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Close up of a finished stepping stone pathway beside a deck in a backyard.

Overview

If your grass is being constantly trod on, or your plants are in danger of being destroyed by foot traffic, why not install a stepping stone pathway? This simple D.I.Y. project is a great addition to any garden, giving guests a clear way to either access your home from the street, or access your backyard from the house. Best of all, it’s durable, requires little maintenance and can be arranged to suit your specific space, resulting in a completely unique design. 

First, you will need a solid foundation: make sure the area around your pathway is level and clear before starting this project, with no weeds or debris to obstruct your design. You may also want to check the weather forecast – rain or an excessively wet space may cause issues when waiting for the mortar mix to dry. 

 

Steps

1Gather your tools and materials

Below are all of the tools and materials you’ll need to complete this project.
The tools and materials you’ll need to complete this project.

2Lay gravel

First, we need to lay the gravel in the area you’re planning on paving. 
Person in a backyard emptying gravel out of a wheelbarrow.

3Even out the area

Grab your rake and spread the gravel as evenly as possible. 
Person spreading out gravel with a rake.

4Measure and cut edging

Depending on what type of edging you choose, you may need to use your circular saw and cut this according to your measurements. 
Person cutting timber edging with a circular saw.

5Lay border edging

Once your edging has been cut, hammer in your edging.
Person hammering in an edging peg next to a length of timber edging on a gravel base.

6Use a compactor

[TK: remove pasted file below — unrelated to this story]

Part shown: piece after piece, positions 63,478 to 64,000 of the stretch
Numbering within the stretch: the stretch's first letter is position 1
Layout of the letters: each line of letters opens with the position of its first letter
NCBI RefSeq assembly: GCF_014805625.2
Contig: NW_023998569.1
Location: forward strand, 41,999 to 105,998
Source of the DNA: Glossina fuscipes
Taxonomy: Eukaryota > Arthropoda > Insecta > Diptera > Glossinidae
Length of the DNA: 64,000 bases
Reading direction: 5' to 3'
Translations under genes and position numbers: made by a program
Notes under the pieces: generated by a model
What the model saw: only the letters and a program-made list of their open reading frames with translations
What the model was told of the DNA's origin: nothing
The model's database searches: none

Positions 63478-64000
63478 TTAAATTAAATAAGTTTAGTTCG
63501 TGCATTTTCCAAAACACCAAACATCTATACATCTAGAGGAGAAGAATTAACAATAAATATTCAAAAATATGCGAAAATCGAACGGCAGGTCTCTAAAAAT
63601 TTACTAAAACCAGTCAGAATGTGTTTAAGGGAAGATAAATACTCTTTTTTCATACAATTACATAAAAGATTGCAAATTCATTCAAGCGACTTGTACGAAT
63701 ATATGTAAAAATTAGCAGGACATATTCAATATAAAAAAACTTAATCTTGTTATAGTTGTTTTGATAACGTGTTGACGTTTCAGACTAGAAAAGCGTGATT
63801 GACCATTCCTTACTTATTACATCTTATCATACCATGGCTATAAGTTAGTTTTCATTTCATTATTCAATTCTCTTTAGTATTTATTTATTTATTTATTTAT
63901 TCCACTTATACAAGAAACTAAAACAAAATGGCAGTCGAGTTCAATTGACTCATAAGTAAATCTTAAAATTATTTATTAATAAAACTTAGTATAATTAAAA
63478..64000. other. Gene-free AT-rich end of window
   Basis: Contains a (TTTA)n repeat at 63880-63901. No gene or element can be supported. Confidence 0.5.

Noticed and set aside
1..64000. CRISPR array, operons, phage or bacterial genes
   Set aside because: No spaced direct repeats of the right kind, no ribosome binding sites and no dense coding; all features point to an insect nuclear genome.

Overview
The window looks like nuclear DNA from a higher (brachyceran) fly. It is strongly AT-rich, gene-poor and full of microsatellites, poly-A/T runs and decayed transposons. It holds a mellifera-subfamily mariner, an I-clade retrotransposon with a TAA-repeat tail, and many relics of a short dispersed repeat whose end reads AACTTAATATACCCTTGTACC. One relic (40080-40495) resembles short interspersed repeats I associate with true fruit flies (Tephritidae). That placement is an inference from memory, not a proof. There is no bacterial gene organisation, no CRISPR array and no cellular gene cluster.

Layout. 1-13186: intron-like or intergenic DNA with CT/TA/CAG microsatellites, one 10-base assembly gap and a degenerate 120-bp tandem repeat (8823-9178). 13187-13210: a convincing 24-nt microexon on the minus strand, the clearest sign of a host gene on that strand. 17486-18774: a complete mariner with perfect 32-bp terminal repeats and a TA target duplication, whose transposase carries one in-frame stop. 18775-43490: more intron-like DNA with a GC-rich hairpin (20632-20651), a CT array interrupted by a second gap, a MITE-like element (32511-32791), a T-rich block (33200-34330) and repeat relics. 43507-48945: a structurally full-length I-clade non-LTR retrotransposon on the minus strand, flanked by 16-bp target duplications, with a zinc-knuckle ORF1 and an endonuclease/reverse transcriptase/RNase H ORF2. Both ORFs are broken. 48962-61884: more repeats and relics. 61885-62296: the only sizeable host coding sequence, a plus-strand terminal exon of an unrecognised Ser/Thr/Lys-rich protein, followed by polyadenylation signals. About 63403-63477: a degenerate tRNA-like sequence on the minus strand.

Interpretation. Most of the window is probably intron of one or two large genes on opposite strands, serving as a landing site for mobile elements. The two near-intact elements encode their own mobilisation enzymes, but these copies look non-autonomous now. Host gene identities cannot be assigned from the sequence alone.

First things first, get your safety equipment! Using a compactor will provide a solid base while also helping to make sure that everything stays in place over the long term.
Person using a compactor on a gravel base.

7Measure your steppers

Using a string line, line up where you want your edging of the stepper to be – make sure there’s enough space from the edging to your paver! 

8Measure and mark for your pavers

Use a tape measure to measure where you’d like each stone to go. Mark each spot with a line either side with spray paint of where you want your pavers to go.
Person using a string line and fluoro paint with a tape measure to mark out paver positions.

9Mix your mortar

Prepare your mortar mix in a wheelbarrow. With a bucket, add water one at a time. Use your shovel to mix the mortar and water together.
Person mixing mortar in a wheelbarrow.

10Lay your bed of mortar

Once you’ve mixed your mortar, use your shovel and place this where you’ve marked your stepper. 
Person laying mortar mix on gravel base using a spade.

11Lay your stepping stones or pavers

Lay your stones in your desired pattern. Gently tap them into place with a rubber mallet. 
Person wearing work gloves tapping a paving stone placed on top of mortar with a rubber mallet.

12Check if it’s levelled

Check the level using a spirit level. Use your shovel to smooth any overflowing mortar over the edge of your stones. Leave the stones and mortar to dry for 24 hours. 
Person wearing protective gloves placing a spirit level across a paving stone.

13Lay pebbles

Lastly, it’s time to lay your pebbles once your stones have dried. Now sit back and admire your new stepping stone pathway!
Person pouring gravel from a bucket around paving stones.

14Now it’s your turn!

Start designing your stepping stone pathway with our wide range of paver stones

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Health & Safety

Please make sure you use all equipment appropriately and safely when following the advice in these D.I.Y. videos. You need to be familiar with how to use equipment safely and follow the instructions that came with the equipment. If you are unsure, you may feel it is safest to consult an expert, such as the manufacturer or an expert Bunnings Team Member.

Grave health hazards are linked to asbestos, which may be in homes built up to 1990. Health hazards may result from exposure to lead-based paints in older materials and copper chromium arsenic (CCA) treated timber. For information on the dangers of asbestos, lead-based paint and CCA treated timber and tips for dealing with these materials contact your local council's Environmental Health Officer. You can also use a simple test kit from Bunnings to indicate the presence of lead-based paint.